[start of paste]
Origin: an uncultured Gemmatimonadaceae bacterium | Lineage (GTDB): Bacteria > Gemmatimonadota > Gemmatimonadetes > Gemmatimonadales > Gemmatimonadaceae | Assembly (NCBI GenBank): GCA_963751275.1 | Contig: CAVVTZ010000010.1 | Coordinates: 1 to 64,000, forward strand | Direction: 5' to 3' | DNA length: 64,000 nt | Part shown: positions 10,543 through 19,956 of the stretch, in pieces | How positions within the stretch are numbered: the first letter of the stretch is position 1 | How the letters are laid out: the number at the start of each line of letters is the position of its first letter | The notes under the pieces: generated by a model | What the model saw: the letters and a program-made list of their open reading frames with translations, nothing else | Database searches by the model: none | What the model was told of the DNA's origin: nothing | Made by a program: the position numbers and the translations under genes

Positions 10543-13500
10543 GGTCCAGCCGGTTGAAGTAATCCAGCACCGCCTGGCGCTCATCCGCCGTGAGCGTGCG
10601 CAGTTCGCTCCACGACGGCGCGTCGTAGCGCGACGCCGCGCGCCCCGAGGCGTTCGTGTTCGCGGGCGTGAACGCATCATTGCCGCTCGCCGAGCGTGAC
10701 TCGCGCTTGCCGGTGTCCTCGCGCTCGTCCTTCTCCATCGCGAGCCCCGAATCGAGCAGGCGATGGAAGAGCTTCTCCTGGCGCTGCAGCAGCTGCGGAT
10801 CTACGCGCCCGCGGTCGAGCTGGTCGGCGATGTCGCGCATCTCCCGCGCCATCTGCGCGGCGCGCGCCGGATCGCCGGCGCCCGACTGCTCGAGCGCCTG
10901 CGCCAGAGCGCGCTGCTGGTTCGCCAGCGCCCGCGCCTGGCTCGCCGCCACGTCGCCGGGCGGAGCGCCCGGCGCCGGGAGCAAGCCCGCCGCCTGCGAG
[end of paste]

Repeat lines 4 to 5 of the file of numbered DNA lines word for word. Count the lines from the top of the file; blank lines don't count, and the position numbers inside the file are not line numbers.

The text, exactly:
10601 CAGTTCGCTCCACGACGGCGCGTCGTAGCGCGACGCCGCGCGCCCCGAGGCGTTCGTGTTCGCGGGCGTGAACGCATCATTGCCGCTCGCCGAGCGTGAC
10701 TCGCGCTTGCCGGTGTCCTCGCGCTCGTCCTTCTCCATCGCGAGCCCCGAATCGAGCAGGCGATGGAAGAGCTTCTCCTGGCGCTGCAGCAGCTGCGGAT